Department of Biology, Graduate School of Science, Kobe University, 1-1 Rokkodai, Kobe 657-8501, Japan. Electronic address:

In plants, the position of lateral roots (LRs) depends on initiation sites induced by auxin. The domain of high auxin response responsible for LR initiation stretches over several cells, but only a pair of pericycle cells (LR founder cells) will develop into LRs. In this work, we identified a signaling cascade controlling LR formation through lateral inhibition. It comprises a peptide hormone TARGET OF LBD SIXTEEN 2 (TOLS2), its receptor RLK7, and a downstream transcription factor PUCHI. TOLS2 is expressed at the LR founder cells and inhibits LR initiation. Time-lapse imaging of auxin-responsive DR5:LUCIFERASE reporter expression revealed that occasionally two pairs of LR founder cells are specified in close proximity even in wild-type and that one of them exists only transiently and disappears in an RLK7-dependent manner. We propose that the selection of LR founder cells by the peptide hormone-receptor cascade ensures proper LR spacing.
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http://dx.doi.org/10.1016/j.devcel.2018.11.031DOI Listing
January 2019

ERECTA-family genes coordinate stem cell functions between the epidermal and internal layers of the shoot apical meristem.

Development 2018 01 8;145(1). Epub 2018 Jan 8.

Institute of Transformative Bio-Molecules (WPI-ITbM), Nagoya University, Furo-cho, Chikusa-ku, Nagoya, 464-8601, Japan

The epidermal cell layer and the tissues that lie underneath have different intrinsic functions during plant development. The stem cells within the shoot apical meristem (SAM) that give rise to aerial structures are located in the epidermal and internal tissue layers. However, our understanding of how the functions of these stem cells are coordinated across tissue layers so stem cells can behave as a single population remains limited. WUSCHEL (WUS) functions as a master regulator of stem cell activity. Here, we show that loss of function in the ERECTA (ER)family receptor kinase genes can rescue the mutant phenotype of plants (loss of stem cells), as demonstrated by the reinstated expression of a stem cell marker gene in the SAM epidermis. Localized expression in the epidermis can suppress the SAM phenotype caused by loss of ER-family activity. Furthermore, the CLAVATA3- and cytokinin-induced outputs, which contribute to stem cell homeostasis, are dysfunctional in a tissue layer-specific manner in ER-family mutants. Collectively, our findings suggest that the ER family plays a role in the coordination of stem cell behavior between different SAM tissue layers.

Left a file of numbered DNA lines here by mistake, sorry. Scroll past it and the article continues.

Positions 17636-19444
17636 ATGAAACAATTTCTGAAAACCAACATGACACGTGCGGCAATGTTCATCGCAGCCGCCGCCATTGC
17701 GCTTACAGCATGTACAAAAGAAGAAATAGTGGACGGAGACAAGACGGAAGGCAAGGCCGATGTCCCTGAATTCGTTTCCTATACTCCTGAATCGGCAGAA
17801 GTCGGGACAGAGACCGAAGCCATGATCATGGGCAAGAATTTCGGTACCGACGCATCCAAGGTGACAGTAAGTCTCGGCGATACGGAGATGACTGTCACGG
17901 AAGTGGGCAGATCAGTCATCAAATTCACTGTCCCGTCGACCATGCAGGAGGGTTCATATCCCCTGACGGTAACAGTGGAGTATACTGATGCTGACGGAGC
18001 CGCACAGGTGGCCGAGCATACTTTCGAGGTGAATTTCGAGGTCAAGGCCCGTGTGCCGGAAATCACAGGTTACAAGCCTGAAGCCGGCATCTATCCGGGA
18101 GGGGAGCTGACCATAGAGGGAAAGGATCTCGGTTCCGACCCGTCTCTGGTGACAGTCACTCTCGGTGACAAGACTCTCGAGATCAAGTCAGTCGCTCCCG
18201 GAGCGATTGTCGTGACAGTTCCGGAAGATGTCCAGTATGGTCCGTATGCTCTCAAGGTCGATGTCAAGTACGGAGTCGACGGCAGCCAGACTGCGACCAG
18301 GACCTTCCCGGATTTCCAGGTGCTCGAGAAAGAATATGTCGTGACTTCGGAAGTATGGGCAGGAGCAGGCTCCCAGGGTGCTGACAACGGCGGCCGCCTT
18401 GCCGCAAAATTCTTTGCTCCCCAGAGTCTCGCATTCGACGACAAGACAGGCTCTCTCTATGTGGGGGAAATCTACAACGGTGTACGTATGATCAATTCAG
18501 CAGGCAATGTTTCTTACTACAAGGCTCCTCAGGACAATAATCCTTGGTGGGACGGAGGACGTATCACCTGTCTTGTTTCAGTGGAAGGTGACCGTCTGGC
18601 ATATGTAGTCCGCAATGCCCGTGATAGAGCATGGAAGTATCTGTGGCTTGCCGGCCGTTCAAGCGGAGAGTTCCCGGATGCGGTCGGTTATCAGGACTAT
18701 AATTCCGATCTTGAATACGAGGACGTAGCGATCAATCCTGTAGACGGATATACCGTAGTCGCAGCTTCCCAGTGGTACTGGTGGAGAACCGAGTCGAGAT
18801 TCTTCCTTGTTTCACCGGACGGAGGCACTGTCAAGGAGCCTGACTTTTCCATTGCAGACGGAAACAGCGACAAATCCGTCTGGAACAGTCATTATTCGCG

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http://dx.doi.org/10.1242/dev.156380DOI Listing
http://www.ncbi.nlm.nih.gov/pmc/articles/PMC5825868PMC
January 2018

The Arabidopsis LAZY1 Family Plays a Key Role in Gravity Signaling within Statocytes and in Branch Angle Control of Roots and Shoots.

Plant Cell 2017 Aug 1;29(8):1984-1999. Epub 2017 Aug 1.

Graduate School of Bioagricultural Sciences, Nagoya University, Furocho, Chikusa, Nagoya 464-8601, Japan

During gravitropism, the directional signal of gravity is perceived by gravity-sensing cells called statocytes, leading to asymmetric distribution of auxin in the responding organs. To identify the genes involved in gravity signaling in statocytes, we performed transcriptome analyses of statocyte-deficient mutants and found two candidates from the LAZY1 family, / () and // We showed that , , and a paralog are redundantly involved in gravitropism of the inflorescence stem, hypocotyl, and root. Mutations of genes affected early processes in gravity signal transduction without affecting amyloplast sedimentation. Statocyte-specific expression of genes rescued the mutant phenotype, suggesting that genes mediate gravity signaling in statocytes downstream of amyloplast displacement, leading to the generation of asymmetric auxin distribution in gravity-responding organs. We also found that mutations reversed the growth angle of lateral branches and roots. Moreover, expression of the conserved C-terminal region of LZY proteins also reversed the growth direction of primary roots in the mutant background. In lateral root tips of multiple mutants, asymmetric distribution of PIN3 and auxin response were reversed, suggesting that genes regulate the direction of polar auxin transport in response to gravity through the control of asymmetric PIN3 expression in the root cap columella.